Can your social skills in kindergarten predict whether you might abuse drugs or alcohol as an adult? Yes, say the authors of a 20-year retrospective study, published in the July 2015 issue of the American Journal of Public Health.
Kindergarten teachers in low-income neighborhoods in Durham, North Carolina; Nashville, Tennessee; Seattle; and central Pennsylvania rated a total of almost 800 kids on “social competence” skills such as sharing, cooperating and helping other kids.
Following up 13 and 19 years later, the researchers found that students who exhibited weaker social competency skills at age 5 were more likely to drop out of high school, need government assistance and spend more days each month binge drinking and using marijuana than their kindergarten peers with higher scores on the skills.
“This study shows that helping children develop social and emotional skills is one of the most important things we can do to prepare them for a healthy future,” says Kristin Schubert, MPH, program director at the Robert Wood Johnson Foundation, which funded the research. “From an early age, these skills can determine whether a child goes to college or prison, and whether they end up employed or addicted.”
Eight Good Traits in Children (and Adults)
The kindergarten teachers used eight measures to assess the social competence of their students:
- Resolves peer problems on his/her own
- Very good at understanding other people’s feelings
- Shares materials with others
- Cooperates with peers without prompting
- Helpful to others
- Listens to others’ point of view
- Gives suggestions and opinions without being bossy
- Acts friendly toward others
The eight measures were averaged into a composite score for each child and the researchers, who came from Penn State and Duke Universities, followed the children for the next two decades, examining whether the early social competence assessments could predict how the kids would do in terms of life skills and outcomes by the time they reached early adulthood.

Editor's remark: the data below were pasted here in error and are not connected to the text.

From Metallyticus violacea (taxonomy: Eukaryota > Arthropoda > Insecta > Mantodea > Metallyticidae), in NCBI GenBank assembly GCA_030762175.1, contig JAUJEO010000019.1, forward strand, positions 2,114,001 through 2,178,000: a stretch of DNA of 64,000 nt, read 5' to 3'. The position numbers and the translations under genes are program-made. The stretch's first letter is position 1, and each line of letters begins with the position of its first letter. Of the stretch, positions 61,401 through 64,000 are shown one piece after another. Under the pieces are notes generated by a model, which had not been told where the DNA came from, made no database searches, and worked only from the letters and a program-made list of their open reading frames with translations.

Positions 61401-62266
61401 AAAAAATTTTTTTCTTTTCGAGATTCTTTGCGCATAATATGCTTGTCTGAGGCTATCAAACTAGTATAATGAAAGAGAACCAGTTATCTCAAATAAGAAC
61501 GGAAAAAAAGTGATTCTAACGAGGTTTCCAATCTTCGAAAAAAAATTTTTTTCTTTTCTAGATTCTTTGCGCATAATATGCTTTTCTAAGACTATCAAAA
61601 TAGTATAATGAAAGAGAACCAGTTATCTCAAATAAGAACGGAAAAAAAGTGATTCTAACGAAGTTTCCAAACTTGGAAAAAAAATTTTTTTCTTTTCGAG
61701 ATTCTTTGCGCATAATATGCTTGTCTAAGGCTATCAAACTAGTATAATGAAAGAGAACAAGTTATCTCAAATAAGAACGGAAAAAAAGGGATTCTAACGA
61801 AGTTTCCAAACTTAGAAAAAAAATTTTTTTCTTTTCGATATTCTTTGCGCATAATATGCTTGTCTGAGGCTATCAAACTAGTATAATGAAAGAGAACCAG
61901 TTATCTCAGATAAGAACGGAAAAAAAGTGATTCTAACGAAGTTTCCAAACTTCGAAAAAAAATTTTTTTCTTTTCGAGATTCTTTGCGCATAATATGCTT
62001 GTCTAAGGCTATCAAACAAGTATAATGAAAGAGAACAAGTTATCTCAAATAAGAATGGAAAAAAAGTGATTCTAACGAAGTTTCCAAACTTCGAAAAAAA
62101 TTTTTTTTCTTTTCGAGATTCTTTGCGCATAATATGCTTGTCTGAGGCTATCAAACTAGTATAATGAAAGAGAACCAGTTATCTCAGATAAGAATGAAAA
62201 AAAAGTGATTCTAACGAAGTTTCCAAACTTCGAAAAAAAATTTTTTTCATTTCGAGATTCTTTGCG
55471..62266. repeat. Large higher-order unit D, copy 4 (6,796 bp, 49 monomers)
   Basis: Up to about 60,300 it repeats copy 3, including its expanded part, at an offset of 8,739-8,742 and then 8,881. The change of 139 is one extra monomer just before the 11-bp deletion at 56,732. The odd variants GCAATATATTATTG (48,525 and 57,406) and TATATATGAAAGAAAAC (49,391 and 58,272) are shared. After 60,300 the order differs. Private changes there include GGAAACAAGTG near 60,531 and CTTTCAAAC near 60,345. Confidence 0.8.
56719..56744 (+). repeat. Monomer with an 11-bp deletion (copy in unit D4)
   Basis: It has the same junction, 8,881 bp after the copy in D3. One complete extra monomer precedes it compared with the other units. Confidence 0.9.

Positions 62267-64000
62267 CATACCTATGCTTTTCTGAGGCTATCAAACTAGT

Using official records, reports from parents and self-reporting from the participants themselves, researchers recorded both positive and negative milestones for all students until they turned 25, including high school and college graduation, employment, criminal records and substance abuse problems. None of the children in the study had had any intervention or treatment to improve their social competence skills after kindergarten.
Predicting a Child’s Odds of a Healthier Life
The researchers found that the greater the difference between students’ social competence scores in kindergarten, the more pronounced the difference in how they turned out later in life. For example, for every one-point decrease in a child’s social competence score in kindergarten, the child had a:
- 67% higher chance of having been arrested by early adulthood;
- 82% higher rate of recent marijuana usage; and
- 82% higher chance of being in or on a waiting list for public housing.
The researchers say the findings could provide important information for determining potential targets for early intervention that might reduce the chance of later in life negative outcome such as drug and alcohol abuse.
But what if you or your child is long past kindergarten? Is it too late to improve social skills that might protect you from substance abuse or allow you to use those same skills to maintain your recovery? “Later on in life, social skills, or lack of them, are more ingrained,” says Damon Jones, PhD, a senior research associate at Pennsylvania State and the lead author of the study, but he adds that “the good news is that social and emotional skills can improve.”
Dr. Jones says there are effective, evidence-based programs that can help people develop skills to withstand cravings for drugs, for example, but often, people don’t know how to find them. He recommends asking counselors and physicians for recommendations, noting that social engagement is often lacking when people turn to illicit substances and compulsive behaviors. It’s often key for the person to re-engage fully with friends, family and/or community when getting off drugs and/or alcohol or dealing with a behavioral addiction, like sex, video gaming or gambling.
“We need targeted interventions for people who didn’t get this growing up,” says Kristin Schubert. “We should not make the assumption that everyone who becomes a parent knows [how to teach their child] this stuff.”